Excluding the coronavirus selloff, the stock market has been on a powerful, multi-year run.
Investors can debate President Trump’s handling of Covid-19 until they’re blue in the face – and many have – but it’s hard to argue that the stock market has done poorly. It’s also hard to argue about its performance during President Obama’s eight-year run.
That’s why I think the outcome of the 2020 election is less important than many investors seem to be fearing. At least in the way it relates to stocks.
Because Trump supports low taxes and is pro-business, a Biden victory has investors fearing an economic and stock market collapse.
The truth is, an economic collapse has a lot more to do how we rebound from the coronavirus than who’s sitting in the Oval Office.
At the end of the day, people need to make a living and they’re going to do it regardless of who the president is. But my opinion doesn’t mean very much. So let’s use numbers instead.
The Stock Market and the Election
Obviously the day and week of the election can be volatile, (especially when there’s a jobs report thrown in there on Friday). But that’s really just noise.
As it pertains to this year’s election, the only variable not priced into the market at this point is a deeply contested election. The market is a numbers machine. It’s constantly pricing itself based on what the most likely future outcomes are and it craves certainty.
Currently, Biden is the favorite to win the election – just like Hillary Clinton was four years ago. If Biden wins and there is no long-lasting fight over the results, then the market may experience a relief rally. Why?
An uncontested (or even just a minimally contested) Biden victory shouldn’t crash the market, simply because the market is likely anticipating his victory.
In regards to a Trump victory, it likely will be seen by the stock market as a surprising positive. We may not see the post-election surge that we did in 2016, but Trump’s low taxes and pro-business approach likely woud ease investors’ worries.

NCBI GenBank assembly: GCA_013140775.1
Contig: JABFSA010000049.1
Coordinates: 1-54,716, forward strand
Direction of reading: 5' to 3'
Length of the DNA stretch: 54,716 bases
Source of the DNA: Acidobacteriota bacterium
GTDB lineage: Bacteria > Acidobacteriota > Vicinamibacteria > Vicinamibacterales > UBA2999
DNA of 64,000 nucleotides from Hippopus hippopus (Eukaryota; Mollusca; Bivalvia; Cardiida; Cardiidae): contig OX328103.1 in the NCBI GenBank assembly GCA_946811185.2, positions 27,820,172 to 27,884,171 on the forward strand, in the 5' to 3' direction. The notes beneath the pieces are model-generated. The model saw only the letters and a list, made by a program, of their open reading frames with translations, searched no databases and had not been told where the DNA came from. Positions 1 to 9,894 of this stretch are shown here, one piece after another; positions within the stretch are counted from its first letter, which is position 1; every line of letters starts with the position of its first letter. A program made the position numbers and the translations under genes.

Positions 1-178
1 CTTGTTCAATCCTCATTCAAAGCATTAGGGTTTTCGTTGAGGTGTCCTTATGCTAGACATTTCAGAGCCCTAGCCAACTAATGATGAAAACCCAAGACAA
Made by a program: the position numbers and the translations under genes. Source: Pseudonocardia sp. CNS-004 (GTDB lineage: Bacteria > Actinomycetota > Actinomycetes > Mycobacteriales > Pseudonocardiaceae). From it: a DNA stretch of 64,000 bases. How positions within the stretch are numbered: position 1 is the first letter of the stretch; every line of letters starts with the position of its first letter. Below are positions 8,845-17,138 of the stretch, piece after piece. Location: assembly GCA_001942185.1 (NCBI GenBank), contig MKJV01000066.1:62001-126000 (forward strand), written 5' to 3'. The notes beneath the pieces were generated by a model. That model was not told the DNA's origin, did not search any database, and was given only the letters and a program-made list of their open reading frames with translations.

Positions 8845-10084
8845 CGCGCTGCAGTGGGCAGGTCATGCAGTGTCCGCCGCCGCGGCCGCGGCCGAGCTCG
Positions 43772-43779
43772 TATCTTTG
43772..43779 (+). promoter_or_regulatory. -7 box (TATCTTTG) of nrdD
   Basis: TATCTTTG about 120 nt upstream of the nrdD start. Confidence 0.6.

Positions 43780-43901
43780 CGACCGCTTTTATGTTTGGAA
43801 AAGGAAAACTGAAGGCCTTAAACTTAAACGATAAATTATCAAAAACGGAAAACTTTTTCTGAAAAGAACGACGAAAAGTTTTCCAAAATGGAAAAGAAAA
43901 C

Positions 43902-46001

Like the economy though, one person does not pull all the strings. Just like individuals will go to work to put food on the table, businesses will keep humming regardless of who occupies the White House. Therefore, the stock market will continue to move on its own, too.
This is important, so listen up: Going back to 1953, the U.S. has had 12 presidents. Seven of those presidents were Republican, five were Democrat and both parties each had a vice president take over once. That was President Johnson, a Democrat, and President Ford, a Republican.
Every President in that span has seen the S&P 500 hit new all-time highs with the exception of President Ford. However, he served just 30 months.
That’s not to say there’s been a roaring bull market for every administration – President George W. Bush barely saw new highs during his time in office, for instance. But by and large, stocks have continued higher regardless of White House leadership.
Statistically, the stock market spends more years rallying than it does falling. What’s more, the “up” years generate larger average gains than the average losses investors experience in the “down” years.
At this point, I’d be more concerned about global lockdowns, the race for a vaccine and the impact of Covid-19 on our lives and economy, than I would be about the next president of the United States.